I got a request for a post over the Thanksgiving break: “Can you talk about press releases? You cover this in the book, but what should we REALLY do to make sure our press releases (get published in news outlets)?”
Here’s a quick look at my actual experience writing news pieces from press releases. Hope it helps.
Of all the jobs I had working on the night desk of a professional newspaper, the one really annoying task was to tackle the briefs bin. The wire basket sat on my editor’s desk and was filled with press releases that various groups, clubs and businesses sent to us, hoping we would be enthralled enough with their prose to provide them with free coverage. Once every couple days, my editor would sort through a giant stack of releases and make some quick-glance decisions on their value.
I’d guess that at least one-third of them ended up in the garbage immediately. Those tended to come from out-of-state organizations or contained irrational screeds. A small number of the releases (maybe 5 or 10 percent) became actual stories: The editor would see a lot of value in these and hand them off to reporters who could pour some time and energy into them. Sources were called, people were quoted and stories were born.
The rest, however, had “BRF” scrawled across the top of them and were dumped into the briefs bin. These press releases would, at best, get a four-paragraph brief in the local section. Still, it would be something, so getting that far mattered.
The briefs bin was essentially a “do this when you have time” job for those of us who worked nights or general assignment shifts. When the editor asked, “Are you doing anything?” if you couldn’t plausibly come up with a job that you needed to do RIGHT NOW, she would say, “Well, why don’t you work through the briefs bin instead?”
So, what made for a “good” release, or at least good enough to get some level of coverage from a news publication? Consider the following thoughts:
- A clear focus: In a lot of cases, the most important stories were already gone, as my editor had pulled them out and given them to reporters. It was like someone had opened up a bunch of packs of baseball cards and pulled out all the major stars. I needed to find value in the semi-stars and commons that remained. When a press release hit the briefs bin, I knew it wasn’t something that was going to cure cancer, but I needed to find something that would matter to my readers. A strong focus in the headline and the lead sentence would help me figure this out. If the headline was something like, “City wins ‘Arborfest’ award for record-setting 23rd year in a row,” at least I had something to hang my hat on. If I’m reading six paragraphs into this and I’m hearing about “Ever since the dawn of time, trees have been an essential component of human existence on Earth…”, well, I’m probably skipping that one. If the release could be easily converted into a tight, clear brief, I wrote it up and pushed it over to my editor. If it couldn’t, I would usually slip the news release to the bottom of the briefs bin and pick another one. Eventually, if enough of us pushed a release to the bottom of the bin, it became “old news” and my editor would throw it out when she did a “cull” on the bin at the end of the month.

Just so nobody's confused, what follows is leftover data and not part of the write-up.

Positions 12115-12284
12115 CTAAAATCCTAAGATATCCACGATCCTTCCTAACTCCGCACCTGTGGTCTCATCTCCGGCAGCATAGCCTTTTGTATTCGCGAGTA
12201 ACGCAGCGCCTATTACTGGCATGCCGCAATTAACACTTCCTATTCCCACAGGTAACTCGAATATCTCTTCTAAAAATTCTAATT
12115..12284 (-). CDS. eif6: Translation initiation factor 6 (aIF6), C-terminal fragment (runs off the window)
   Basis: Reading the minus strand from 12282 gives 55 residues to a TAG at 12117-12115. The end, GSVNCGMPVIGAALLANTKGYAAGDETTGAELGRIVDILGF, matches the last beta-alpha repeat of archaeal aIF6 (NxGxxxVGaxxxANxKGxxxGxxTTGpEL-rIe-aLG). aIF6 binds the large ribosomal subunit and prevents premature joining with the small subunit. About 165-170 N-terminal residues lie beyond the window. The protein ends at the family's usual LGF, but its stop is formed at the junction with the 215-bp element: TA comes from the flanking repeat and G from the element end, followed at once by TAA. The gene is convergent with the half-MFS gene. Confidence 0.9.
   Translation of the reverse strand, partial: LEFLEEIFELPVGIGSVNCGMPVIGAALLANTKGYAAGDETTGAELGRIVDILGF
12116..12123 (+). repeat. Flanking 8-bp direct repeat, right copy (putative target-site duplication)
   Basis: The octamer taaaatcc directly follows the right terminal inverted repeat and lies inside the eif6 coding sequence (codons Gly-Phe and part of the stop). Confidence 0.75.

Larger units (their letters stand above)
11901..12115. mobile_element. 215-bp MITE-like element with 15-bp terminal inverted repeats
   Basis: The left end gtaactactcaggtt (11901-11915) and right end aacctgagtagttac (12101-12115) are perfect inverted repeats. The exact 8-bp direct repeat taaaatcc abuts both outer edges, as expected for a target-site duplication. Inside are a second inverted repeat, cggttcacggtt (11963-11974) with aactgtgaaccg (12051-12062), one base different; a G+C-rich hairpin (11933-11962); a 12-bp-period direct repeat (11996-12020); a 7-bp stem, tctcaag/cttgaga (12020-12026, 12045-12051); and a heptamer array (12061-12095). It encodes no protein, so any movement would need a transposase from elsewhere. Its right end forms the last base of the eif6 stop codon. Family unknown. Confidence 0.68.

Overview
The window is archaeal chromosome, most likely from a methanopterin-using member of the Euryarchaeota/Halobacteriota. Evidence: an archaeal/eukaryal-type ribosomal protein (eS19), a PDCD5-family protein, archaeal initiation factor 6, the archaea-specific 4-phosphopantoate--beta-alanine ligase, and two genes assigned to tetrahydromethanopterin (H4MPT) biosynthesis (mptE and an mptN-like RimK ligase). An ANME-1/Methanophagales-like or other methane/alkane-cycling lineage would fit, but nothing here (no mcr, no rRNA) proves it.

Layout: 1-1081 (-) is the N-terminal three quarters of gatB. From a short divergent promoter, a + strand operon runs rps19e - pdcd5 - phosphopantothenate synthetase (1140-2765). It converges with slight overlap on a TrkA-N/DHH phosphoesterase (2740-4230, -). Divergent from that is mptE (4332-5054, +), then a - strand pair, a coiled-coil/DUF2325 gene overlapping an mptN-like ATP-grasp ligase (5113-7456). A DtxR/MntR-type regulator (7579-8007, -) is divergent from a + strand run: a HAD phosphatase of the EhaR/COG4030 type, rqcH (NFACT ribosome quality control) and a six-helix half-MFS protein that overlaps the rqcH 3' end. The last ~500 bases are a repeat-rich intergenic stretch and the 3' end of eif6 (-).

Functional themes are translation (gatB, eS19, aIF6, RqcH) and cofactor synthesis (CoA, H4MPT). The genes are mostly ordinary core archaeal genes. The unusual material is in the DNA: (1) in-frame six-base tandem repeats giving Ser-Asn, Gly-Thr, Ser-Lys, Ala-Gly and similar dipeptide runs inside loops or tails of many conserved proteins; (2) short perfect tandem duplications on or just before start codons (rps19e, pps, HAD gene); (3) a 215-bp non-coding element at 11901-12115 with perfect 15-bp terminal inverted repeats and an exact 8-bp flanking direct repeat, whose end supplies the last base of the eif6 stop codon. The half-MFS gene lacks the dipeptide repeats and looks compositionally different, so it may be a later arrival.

- Write like I write: I once asked a friend who did press releases as a major component of his job what a “win” would be for him when he sends these things out to news outlets. His answer was, “I’d love it if you would just print the whole thing exactly the way I wrote it.” If that’s the goal, use the inverted pyramid, write in single-sentence paragraphs and follow AP style. Essentially, you want to write like I write for my publication. The less work you make me do, the more likely it is you will see your content published almost verbatim.
- Appearances count: I say this as a chronically messy individual who will only “dress up” for weddings, funerals and court appearances. I also say this as someone who once tried to turn in a report that had tartar sauce on it. That said, as a professional, your job is to present information to me in a professional fashion. Yes, letterhead looks nice, but I’m talking about appearances in terms of things that make your release easy to read. Contact info should be easy to find and give me a named individual I can reach if I have a question. The font should not look like it was chosen by a toddler, a kidnapper or the Son of Sam. The paragraphs should be double spaced, so I can read them without getting a headache. At 1 a.m. when I was writing these things, ease of use made my day. If I felt like I was playing a game of “Where’s Waldo?” I would usually give up.
- It’s not about you: The goal of any form of media writing is to reach your audience members in a way that has them see why they should care about the story you are telling. The key way to do this is to tell the readers why THEY should care about something, not why YOU want to tell them something. In short, it’s not about you. The promotional aspect of press release writing allows you some leeway in how you tell them this information, but you want to keep in mind this press release isn’t about you or how cool your group is. If every release you write starts off with “The Smithton Company announced Wednesday an important (NEW PIECE OF INFORMATION)…” you are essentially writing the PR version of a “held a meeting lead.” You get to “play” in the release, but it shouldn’t be all about you.
Thanks for asking for this post! Hope it helped! By the way, I do take requests, so if you want me to cover a topic, pick at a story or generally deal with something on the blog, contact me and I’ll be happy to give it a go.